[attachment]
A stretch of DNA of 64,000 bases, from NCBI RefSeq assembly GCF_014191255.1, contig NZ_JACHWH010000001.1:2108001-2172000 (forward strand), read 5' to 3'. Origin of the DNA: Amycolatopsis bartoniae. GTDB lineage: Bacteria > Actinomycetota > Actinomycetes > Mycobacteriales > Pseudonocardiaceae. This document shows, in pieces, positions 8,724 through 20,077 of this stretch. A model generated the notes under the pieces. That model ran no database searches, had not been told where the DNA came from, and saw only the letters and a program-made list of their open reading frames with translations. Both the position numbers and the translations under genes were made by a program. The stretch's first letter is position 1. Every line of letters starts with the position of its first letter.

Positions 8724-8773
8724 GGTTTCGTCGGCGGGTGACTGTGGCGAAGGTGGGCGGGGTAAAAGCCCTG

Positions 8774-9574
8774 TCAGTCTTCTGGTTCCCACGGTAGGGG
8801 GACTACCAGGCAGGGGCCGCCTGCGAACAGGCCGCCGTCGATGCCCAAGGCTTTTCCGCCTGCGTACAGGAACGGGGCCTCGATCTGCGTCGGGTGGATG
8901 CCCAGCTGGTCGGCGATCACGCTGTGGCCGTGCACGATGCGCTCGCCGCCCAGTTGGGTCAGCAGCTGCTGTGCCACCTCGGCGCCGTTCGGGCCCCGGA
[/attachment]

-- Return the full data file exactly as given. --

A stretch of DNA of 64,000 bases, from NCBI RefSeq assembly GCF_014191255.1, contig NZ_JACHWH010000001.1:2108001-2172000 (forward strand), read 5' to 3'. Origin of the DNA: Amycolatopsis bartoniae. GTDB lineage: Bacteria > Actinomycetota > Actinomycetes > Mycobacteriales > Pseudonocardiaceae. This document shows, in pieces, positions 8,724 through 20,077 of this stretch. A model generated the notes under the pieces. That model ran no database searches, had not been told where the DNA came from, and saw only the letters and a program-made list of their open reading frames with translations. Both the position numbers and the translations under genes were made by a program. The stretch's first letter is position 1. Every line of letters starts with the position of its first letter.

Positions 8724-8773
8724 GGTTTCGTCGGCGGGTGACTGTGGCGAAGGTGGGCGGGGTAAAAGCCCTG

Positions 8774-9574
8774 TCAGTCTTCTGGTTCCCACGGTAGGGG
8801 GACTACCAGGCAGGGGCCGCCTGCGAACAGGCCGCCGTCGATGCCCAAGGCTTTTCCGCCTGCGTACAGGAACGGGGCCTCGATCTGCGTCGGGTGGATG
8901 CCCAGCTGGTCGGCGATCACGCTGTGGCCGTGCACGATGCGCTCGCCGCCCAGTTGGGTCAGCAGCTGCTGTGCCACCTCGGCGCCGTTCGGGCCCCGGA